Wheels up in Ft Lauderdale and wheels down at Panama’s Tocumen International Airport in just under 3 hours. The skies are overcast with a hint of drizzle, which is indigenous to the tropical climate that Panama is well known for. We cleared Customs, retrieved our luggage and found our ride to Coronado, Panama which will be our home base for the next thirty days.
The ride on the Pan-American Highway was a bit rough in parts. This intra-continental roadway is approximately 19,000 miles of pavement and connects the mainland Americas border-to-border. Both lanes of the highway leaving Panama city were very busy. What was to be an hour commute turned into a slow moving, mass exiting, bumper to bumper traffic jam. We finally got to our destination in just a little under two hours. This was taking into consideration that it was the beginning of a very important four day holiday. Lots of Panamanians where exiting the city and were heading north to enjoy time in the countryside.
On the way to our condo we crossed over the Panama Canal (pictured, above right). Hopefully a tour will be in our itinerary of this incredible manmade landmark. We reached our destination, but not before stopping to stock up on some groceries. The ‘Rey’, which is one of Panama’s major grocery chains can be found in most towns and cities.
We finally arrived at the complex and unloaded our backpacks and rations for the week. Once we were settled into our 4th floor beachfront view condo, we relaxed on the “S” shape balcony and took in the ocean air and spectacular views.
The coastline that we have access to everyday was absolutely beautiful. The blend of sparkling black and off white sand makes the beach a gallery of natural art. The vining flame like patterns created by washing sands are some of natures most artistic creations.
The 23 story tower that we are staying in has a rooftop terrace that labels itself as “The Social Area”. The 360 degree panoramic view it provides is nothing less than breathtaking. We can see mountains on one side and the sea on the other. Panama’s landscape appeals to many visitors, snowbirds and expats because it combines lush forestry terrain that flows from the mountains to the beautiful crystal blue waters.
A walk along the beach provided us so many traditional experiences. We watched a fisherman repair his net for the next early morning affair with the ocean’s bounty. The beach shore fishing camp included rows of wooden tables and shanty like out-buildings tethered to solid ground.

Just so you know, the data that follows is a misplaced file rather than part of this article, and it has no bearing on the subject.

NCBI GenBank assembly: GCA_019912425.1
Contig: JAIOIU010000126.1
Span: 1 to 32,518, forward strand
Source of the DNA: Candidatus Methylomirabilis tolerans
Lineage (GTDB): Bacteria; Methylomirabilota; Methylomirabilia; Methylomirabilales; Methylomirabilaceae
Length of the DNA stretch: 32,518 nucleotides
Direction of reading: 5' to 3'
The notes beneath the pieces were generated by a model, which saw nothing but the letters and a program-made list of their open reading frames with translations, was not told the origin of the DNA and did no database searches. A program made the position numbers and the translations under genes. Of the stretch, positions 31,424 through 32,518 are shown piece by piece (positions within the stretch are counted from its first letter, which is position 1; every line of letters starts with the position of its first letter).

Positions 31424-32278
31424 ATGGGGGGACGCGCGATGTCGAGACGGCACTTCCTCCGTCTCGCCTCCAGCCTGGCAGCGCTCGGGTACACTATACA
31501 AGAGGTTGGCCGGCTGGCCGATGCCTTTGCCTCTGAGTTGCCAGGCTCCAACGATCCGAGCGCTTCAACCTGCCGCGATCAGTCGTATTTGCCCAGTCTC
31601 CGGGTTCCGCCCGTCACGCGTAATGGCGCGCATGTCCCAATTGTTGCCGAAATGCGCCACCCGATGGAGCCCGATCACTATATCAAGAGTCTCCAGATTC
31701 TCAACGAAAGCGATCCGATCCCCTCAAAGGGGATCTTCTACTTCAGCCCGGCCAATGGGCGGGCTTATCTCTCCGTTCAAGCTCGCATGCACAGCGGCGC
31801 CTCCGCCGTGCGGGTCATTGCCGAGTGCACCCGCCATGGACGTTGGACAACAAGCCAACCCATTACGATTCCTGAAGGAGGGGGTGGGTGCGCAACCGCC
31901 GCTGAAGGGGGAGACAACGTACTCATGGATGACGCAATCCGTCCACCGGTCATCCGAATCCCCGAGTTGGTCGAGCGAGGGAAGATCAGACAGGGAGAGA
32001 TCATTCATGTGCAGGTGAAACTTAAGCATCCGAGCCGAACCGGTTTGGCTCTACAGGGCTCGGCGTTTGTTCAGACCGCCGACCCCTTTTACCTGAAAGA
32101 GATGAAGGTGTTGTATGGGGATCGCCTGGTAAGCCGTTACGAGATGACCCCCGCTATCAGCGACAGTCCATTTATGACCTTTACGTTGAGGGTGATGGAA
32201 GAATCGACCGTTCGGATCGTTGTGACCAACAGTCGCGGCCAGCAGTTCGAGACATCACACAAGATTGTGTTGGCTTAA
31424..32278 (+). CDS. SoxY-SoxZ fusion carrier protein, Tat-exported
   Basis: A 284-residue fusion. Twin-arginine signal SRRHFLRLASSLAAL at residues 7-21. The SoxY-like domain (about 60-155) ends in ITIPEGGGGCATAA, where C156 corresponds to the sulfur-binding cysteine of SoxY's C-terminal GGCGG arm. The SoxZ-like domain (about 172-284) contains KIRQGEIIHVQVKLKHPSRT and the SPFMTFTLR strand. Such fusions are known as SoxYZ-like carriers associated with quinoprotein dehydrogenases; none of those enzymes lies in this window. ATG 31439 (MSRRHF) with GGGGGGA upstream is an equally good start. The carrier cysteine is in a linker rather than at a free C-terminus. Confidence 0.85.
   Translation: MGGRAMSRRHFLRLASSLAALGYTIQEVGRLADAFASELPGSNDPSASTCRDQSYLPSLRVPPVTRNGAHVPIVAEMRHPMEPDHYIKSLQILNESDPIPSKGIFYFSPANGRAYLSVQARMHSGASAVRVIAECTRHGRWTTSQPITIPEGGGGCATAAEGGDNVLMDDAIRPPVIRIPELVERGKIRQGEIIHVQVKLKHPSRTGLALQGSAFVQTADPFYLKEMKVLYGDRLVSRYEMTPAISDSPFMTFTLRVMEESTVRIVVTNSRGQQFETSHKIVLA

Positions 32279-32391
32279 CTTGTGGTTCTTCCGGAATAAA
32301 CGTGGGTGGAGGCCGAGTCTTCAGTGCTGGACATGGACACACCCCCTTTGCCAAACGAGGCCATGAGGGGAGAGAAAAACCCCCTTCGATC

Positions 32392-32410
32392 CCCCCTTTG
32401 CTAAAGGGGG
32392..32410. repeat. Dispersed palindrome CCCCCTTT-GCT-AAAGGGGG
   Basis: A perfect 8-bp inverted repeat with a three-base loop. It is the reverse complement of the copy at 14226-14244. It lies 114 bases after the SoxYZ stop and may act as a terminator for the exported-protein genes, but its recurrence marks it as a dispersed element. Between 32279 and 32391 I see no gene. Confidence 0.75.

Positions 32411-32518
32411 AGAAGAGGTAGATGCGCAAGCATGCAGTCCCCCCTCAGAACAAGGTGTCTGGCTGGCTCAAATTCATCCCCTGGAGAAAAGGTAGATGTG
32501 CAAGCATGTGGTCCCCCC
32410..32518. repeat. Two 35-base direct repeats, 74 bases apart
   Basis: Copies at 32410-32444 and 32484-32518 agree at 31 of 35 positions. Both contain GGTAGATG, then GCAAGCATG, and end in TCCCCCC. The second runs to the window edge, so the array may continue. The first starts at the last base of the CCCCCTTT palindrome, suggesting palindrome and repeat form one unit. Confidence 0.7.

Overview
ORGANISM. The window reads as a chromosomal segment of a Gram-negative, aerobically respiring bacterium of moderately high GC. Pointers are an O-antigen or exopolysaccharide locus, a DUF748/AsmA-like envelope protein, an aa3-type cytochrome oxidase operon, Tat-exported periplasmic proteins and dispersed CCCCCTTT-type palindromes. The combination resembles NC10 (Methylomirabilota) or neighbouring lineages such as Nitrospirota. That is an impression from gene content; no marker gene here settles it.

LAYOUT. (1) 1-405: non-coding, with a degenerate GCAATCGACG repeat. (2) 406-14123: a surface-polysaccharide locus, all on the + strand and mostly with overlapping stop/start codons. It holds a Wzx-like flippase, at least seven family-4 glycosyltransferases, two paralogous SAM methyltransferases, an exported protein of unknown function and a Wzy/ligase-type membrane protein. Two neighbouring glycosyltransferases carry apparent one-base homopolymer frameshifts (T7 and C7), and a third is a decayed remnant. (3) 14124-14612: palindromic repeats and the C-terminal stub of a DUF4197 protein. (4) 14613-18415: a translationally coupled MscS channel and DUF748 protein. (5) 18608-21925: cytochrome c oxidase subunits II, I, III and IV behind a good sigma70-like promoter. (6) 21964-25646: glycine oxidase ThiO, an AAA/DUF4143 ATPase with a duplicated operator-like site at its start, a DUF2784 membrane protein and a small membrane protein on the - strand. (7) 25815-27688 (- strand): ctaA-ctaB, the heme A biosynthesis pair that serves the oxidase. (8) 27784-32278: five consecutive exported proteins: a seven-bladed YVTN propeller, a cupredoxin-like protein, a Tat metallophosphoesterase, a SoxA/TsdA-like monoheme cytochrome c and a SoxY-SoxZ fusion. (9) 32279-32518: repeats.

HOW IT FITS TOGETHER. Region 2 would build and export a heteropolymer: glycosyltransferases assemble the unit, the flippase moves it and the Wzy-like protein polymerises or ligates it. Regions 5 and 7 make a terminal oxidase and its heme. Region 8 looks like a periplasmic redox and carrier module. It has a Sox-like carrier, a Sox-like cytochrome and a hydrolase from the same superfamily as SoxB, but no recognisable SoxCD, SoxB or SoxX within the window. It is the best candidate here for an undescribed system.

The Pacific’s subtle waves splashing against exposed rocks that appear during low tide, adds a bit of character to the mostly smooth sandy shoreline. I took advantage of photographing several ‘Kodak’ pictorial moments that occurred with every surge of surf.
Panama is home to various types of wildlife. While walking on the beach one morning, we came across a Brown Hawk (pictured, below left). It was perched on a railing and seemingly looking for its morning meal. This reddish-orange in color bird of prey was known in the older days as a common Buzzard, but eventually gained their status as a hunter and not a scavenger.
Panama has a laidback attitude with an accompanying atmosphere to boot. This tropical paradise has something for everyone. If you are looking for a beautiful shoreline, lush vegetation, mountainous terrain, blue glistening water with gorgeous skies above and near perfect climate, then you have found your utopia. This is not to mention the added warm-felt welcome we received from the expat and Panamanian communities. There is one more important advantage to Panama and that is you can drink the water straight from the faucet in most places. In my book of travels, this is a big positive!
Author: Anthony Scopel
Photographer: Anthony & Maureen Scopel
Associate Editor: Maureen Scopel
Technical Mastering & Support: Matt Kemper